The Devil made me do it

The Devil made me do it

As we approach our last performances of Giselle for 2015, we thought we’d revist Robert le diable and the sensual nuns that inspired the Romantic era’s battalions of ghostly women.

Ghostly women dressed in white, their heads veiled and their arms crossed in front of their chests. A distant church and a gravestone, both lit by moonlight. The women emerging from their final resting place to dance in formation as they try to entrap a man who stumbles into their midst.

Surely this must be the setting for the second act of Giselle, where the wilis, the ghosts of jilted brides, are compelled to destroy any man who comes near them in the hours between sunset and dawn?

But it’s not. The inspiration for Giselle, the most famous ballet of the Romantic age, and its predecessor, La Sylphide, was an opera that took Paris by storm in 1831. Robert le diable, composed by Giacomo Meyerbeer, was the precursor to La Sylphide and Giselle, two iconic ballets whose collaborators drew on the most scandalous scene of the opera. (more…)

2 July 2015

Monotones II and Space-Age chic

Monotones II and Space-Age chic

Made in 1965, inspired by space travel and featuring sleek white costumes topped by domed helmets, Frederick Ashton’s Monotones II belongs to an age infatuated with the interplanetary. As we gear up for our last performances of this poetic ballet, we thought we’d revisit the finest moments of 60s Space-Age chic. Rosie Findlay guides us through the galaxy.

Nicole de la Marge in Pierre Cardin by Peter Knapp, 1967. Image via gingerfizz.blogspot.com

Nicole de la Marge in Pierre Cardin by Peter Knapp, 1967. Image via gingerfizz.blogspot.com

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30 June 2015

Cinderella’s date with the Lui Bar
Madeleine Eastoe. Photography James Braund

Cinderella’s date with the Lui Bar

Our latest heavenly match with the chefs of the Vue de monde group takes it sky high – to the top of the Rialto Building and the gleaming golds and glittering views of Shannon Bennett’s Lui Bar.

It’s opening night of Alexei Ratmansky’s Cinderella, and we can’t wait to plunge into the fabulous romance and glamour and humour of this modern fairytale!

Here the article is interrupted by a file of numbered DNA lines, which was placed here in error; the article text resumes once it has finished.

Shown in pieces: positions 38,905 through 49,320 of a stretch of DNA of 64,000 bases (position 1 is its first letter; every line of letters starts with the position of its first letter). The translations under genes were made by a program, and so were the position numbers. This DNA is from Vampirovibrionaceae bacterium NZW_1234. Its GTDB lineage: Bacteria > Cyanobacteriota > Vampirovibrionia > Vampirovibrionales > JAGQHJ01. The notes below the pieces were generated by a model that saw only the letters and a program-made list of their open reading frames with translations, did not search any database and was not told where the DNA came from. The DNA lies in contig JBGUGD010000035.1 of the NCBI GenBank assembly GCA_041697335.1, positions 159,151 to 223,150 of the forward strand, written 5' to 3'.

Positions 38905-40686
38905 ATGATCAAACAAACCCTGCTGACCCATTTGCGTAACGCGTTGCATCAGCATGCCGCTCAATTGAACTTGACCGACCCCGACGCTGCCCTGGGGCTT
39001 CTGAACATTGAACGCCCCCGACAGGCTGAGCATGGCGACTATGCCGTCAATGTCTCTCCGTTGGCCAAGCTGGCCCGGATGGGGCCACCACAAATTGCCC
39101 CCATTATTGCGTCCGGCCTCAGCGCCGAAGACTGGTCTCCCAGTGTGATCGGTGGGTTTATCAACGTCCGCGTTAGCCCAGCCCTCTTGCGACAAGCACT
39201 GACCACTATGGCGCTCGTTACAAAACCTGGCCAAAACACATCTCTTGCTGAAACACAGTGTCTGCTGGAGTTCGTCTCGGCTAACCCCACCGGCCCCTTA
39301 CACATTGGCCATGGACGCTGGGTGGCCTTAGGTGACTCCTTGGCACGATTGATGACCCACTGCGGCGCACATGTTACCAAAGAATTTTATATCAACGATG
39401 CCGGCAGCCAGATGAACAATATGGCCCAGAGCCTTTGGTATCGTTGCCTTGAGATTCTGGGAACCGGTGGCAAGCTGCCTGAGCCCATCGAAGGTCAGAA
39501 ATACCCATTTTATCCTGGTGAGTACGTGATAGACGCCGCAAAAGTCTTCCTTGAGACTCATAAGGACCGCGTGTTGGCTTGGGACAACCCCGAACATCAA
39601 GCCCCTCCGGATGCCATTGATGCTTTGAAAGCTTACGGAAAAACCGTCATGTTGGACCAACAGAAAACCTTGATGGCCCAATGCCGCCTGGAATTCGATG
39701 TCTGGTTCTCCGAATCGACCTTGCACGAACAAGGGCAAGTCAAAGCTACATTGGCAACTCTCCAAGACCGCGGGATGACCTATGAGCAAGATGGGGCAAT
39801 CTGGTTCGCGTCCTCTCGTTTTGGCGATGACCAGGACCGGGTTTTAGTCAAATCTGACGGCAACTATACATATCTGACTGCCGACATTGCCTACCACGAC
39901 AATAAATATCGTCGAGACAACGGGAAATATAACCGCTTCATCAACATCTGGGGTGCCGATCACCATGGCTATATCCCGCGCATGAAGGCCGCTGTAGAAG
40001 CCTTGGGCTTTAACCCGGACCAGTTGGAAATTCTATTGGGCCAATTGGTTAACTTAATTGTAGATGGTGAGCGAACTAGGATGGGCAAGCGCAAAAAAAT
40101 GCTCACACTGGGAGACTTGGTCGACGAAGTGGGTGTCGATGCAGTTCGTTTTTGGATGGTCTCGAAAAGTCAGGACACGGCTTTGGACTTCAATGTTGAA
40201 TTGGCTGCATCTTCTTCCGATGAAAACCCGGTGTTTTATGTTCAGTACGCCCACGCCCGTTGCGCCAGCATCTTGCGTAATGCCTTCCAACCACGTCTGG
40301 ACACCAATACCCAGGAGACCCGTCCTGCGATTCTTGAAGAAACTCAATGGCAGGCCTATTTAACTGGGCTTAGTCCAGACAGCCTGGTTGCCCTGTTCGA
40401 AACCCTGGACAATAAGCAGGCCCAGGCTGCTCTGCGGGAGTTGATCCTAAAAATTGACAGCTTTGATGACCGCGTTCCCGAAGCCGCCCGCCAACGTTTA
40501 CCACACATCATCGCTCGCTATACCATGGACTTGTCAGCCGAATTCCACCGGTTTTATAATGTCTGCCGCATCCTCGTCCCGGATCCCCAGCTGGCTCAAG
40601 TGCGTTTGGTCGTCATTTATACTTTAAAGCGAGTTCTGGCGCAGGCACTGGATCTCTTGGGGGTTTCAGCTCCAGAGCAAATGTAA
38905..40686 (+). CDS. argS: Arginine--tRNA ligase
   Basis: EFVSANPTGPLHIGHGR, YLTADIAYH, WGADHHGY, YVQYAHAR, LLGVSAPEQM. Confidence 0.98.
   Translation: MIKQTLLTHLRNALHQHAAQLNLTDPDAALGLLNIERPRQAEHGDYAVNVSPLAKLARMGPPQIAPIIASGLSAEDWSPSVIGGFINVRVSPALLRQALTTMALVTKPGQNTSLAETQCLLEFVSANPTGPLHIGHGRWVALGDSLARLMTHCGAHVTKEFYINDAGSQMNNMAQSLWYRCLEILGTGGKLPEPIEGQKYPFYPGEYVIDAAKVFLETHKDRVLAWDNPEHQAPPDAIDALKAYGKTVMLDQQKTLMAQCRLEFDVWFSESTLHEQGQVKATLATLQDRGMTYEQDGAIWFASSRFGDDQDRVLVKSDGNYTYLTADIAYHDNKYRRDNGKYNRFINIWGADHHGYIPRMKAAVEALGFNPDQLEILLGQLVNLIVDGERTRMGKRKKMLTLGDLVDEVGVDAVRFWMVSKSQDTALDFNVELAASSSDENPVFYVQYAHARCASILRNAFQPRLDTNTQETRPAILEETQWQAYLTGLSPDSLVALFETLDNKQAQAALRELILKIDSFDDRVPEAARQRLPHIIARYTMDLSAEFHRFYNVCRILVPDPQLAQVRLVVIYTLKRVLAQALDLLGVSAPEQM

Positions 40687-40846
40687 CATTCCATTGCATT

Meanwhile, in the Lui Bar … Cinderella is waiting for her Prince to join her for a special dish created by Vue de monde’s Head Chef, Justin James. While she waits, she can’t resist testing out her slippers in the lavish surroundings.

Madeleine Eastoe. Photography James Braund

Madeleine Eastoe. Photography James Braund

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19 June 2015

First glimpse: The Lilac Fairy
Gabriela Tylesova's costume for the Lilac Fairy. Photography Kate Longley

First glimpse: The Lilac Fairy

A new production of The Sleeping Beauty must have a spectacular design. For David McAllister’s Beauty, we are lucky enough to have the acclaimed Gabriela Tylesova creating the sets and costumes. Here is a sneak peek of the magical tutu she has made for the Lilac Fairy!

Gabriela Tylesova's design for the Lilac Fairy. Photography Kate Longley

Gabriela Tylesova’s costume for the Lilac Fairy. Photography Kate Longley

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17 June 2015

The Sleeping Beauty: On the page
Design for the Fairy of Grace by Gabriela Tylesova

The Sleeping Beauty: On the page

When David McAllister thought about a designer for his new production of The Sleeping Beauty, Gabriela Tylesova was his dream choice. She has realised his vision for the ballet with her characteristic blend of the bold and the fanciful – and lashings of what David calls “old-school theatre magic”. Here are just a few of her beautiful costume sketches for The Sleeping Beauty.

Design for Carabosse, the Fairy of Wisdom, by Gabriela Tylesova

Design for Carabosse, the Fairy of Wisdom, by Gabriela Tylesova

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Styling The Dream

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Frederick Ashton’s The Dream was made to celebrate the 400th anniversary of William Shakespeare’s birth in 1964 and as homage to Shakespeare’s play A Midsummer Night’s Dream. Ashton zeroed in on the themes of love and magic, allowing him to heighten the artistic significance of the enchanted woods as one where anything is possible. For Shakespeare, the fantastical woodland setting, complete with supernatural creatures and a quarrelling King and Queen of the Fairies, was also a poetic space of nature and imagination, separate from the everyday world. Ashton’s The Dream plays up on this fantasy space, and nowhere is this more evident than in the costumes of the ballet. (more…)

11 June 2015